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Structure and diversity of native bacterial communities in soils contaminated with polychlorinated biphenyls

Abstract

Persistent organic pollutants (POPs) such as polychlorinated biphenyls (PCBs) are a group of high-risk synthetic substances for human and environmental health. Currently, the study of sites contaminated by the spillage of equipment PCBs containing have been considered targeted areas for the study of bacterial communities with potential for PCBs degradation. There in isolation of bacterial strains is vital for use in biodegradable processes, such as bacterial bioaugmentation, which accelerates the development of phenomena such as natural attenuation of contaminated sites. The objective of this study was to assess biodiversity of bacteria contained in anthropogenic contaminated soils (HS and HP) with PCBs compared to a control sample without contaminant and the modified forest (F) and agricultural (A) soil in the laboratory with 100 mg L−1 PCB. For the analysis of 16S rRNA genes amplified from DNA extracted from the soils evaluated, the latest generation of Illumina Miseq and Sanger sequencing for the cultivable strains were detected. The bacteria identified as the most abundant bacterial phyla for HS and HP soil was Proteobacteria (56.7%) and Firmicutes (22.9%), which decreased in F and A soils. The most abundant bacterial genera were Burkholderia, Bacillus, Acinetobacter, Comamonas and Cupriavidus. Several species identified in this study, such as Bacillus cereus, Burkholderia cepacia, Comamonas testosteroni and Acinetobacter pittii have been reported as PCBs degraders. Finally, by means of a principal component analysis (PCA), a correlation between the physical and chemical characteristics of the soils in relation to the relative abundances of the bacteria identified was obtained. The C/N ratio was directly related to the control soil (without contaminant), while SOM maintained a relationship with F and A soils and the bacterial abundances were directly related to Hs and Hp soils due to the presence of aroclor 1260. Bacteria with the ability to tolerate high concentrations of this pollutant are considered for future use in biostimulation and bioaugmentation processes in contaminated soils.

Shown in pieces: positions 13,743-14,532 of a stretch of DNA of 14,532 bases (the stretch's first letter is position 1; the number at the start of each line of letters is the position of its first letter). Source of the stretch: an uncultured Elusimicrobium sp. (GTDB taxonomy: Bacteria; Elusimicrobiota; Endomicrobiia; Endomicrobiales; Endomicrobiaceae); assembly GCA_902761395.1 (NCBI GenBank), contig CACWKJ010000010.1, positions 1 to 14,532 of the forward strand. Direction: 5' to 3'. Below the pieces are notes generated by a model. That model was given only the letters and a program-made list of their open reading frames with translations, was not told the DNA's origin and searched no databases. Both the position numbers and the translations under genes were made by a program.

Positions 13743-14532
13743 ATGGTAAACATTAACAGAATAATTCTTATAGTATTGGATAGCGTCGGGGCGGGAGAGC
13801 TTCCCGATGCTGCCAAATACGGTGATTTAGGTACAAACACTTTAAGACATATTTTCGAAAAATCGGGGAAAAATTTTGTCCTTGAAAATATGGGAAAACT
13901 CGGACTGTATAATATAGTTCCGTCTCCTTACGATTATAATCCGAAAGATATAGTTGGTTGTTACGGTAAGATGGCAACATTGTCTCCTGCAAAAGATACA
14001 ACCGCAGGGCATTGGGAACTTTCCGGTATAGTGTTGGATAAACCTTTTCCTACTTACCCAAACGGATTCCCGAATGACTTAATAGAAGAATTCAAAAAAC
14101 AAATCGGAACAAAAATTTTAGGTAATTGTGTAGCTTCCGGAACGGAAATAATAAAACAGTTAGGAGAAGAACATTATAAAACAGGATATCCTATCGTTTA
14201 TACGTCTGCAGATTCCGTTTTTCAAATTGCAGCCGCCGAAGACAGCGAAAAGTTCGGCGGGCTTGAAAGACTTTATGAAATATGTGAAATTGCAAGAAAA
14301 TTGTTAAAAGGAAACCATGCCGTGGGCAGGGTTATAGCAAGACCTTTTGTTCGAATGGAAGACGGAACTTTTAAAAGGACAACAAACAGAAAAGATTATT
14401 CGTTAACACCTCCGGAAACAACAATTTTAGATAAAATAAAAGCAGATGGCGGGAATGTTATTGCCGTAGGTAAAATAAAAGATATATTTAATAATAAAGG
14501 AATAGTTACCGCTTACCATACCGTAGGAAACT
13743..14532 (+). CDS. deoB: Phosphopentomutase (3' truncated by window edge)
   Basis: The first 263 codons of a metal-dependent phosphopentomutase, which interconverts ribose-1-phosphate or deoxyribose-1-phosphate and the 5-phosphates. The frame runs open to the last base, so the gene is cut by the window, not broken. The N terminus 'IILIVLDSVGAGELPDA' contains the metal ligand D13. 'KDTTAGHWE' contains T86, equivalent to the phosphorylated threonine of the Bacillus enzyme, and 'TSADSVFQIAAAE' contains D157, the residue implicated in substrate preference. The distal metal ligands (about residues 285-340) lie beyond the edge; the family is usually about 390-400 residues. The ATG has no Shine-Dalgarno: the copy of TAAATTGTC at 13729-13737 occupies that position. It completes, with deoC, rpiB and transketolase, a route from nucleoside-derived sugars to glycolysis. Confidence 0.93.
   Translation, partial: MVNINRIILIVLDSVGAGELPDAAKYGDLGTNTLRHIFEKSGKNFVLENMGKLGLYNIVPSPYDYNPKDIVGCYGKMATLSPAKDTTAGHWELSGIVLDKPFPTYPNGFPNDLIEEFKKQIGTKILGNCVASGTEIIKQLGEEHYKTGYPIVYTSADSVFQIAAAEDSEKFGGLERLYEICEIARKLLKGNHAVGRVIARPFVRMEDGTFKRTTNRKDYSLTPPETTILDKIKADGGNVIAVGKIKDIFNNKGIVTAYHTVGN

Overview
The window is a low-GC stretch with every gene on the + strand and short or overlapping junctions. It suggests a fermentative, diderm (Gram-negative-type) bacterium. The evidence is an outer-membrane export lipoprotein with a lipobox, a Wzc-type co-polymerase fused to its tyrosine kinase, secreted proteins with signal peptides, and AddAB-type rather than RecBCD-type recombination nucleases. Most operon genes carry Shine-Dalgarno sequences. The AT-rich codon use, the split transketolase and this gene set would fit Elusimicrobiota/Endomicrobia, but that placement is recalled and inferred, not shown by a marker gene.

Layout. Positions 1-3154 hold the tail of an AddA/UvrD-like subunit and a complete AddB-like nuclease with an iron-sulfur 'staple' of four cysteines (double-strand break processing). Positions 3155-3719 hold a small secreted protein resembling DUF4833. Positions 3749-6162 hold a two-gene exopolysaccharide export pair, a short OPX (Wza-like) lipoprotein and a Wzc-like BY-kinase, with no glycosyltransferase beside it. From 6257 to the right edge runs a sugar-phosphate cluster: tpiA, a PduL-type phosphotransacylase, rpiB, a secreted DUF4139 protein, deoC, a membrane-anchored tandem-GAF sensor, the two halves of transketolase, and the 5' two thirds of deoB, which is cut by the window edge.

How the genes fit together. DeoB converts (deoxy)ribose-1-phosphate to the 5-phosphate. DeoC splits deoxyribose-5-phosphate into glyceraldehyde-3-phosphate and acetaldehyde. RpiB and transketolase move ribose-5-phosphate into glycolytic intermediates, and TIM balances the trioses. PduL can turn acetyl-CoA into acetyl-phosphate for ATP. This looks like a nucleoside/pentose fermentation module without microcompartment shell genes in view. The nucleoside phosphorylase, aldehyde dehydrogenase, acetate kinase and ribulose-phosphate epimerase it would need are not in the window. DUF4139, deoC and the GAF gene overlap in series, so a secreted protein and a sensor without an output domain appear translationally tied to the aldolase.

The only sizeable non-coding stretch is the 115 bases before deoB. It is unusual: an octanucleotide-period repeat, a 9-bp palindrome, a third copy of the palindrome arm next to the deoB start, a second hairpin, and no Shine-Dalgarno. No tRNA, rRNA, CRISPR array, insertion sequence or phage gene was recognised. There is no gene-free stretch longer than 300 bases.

Key points

  • In this work, the bacterial communities of an anthropogenic site contaminated with polychlorinated biphenyls (PCBs) were analyzed in comparison with the communities detected in forest and agricultural soil evaluated in microcosms contaminated with PCBs.

  • A collection of bacterial strains with the ability to tolerate PCBs in culture media was obtained.

  • The bacterial communities were related to the parameters N, C and P of the soils that influence bacterial metabolic processes with the presence of PCBs and possibly in the mineralization of the contaminant”.

Introduction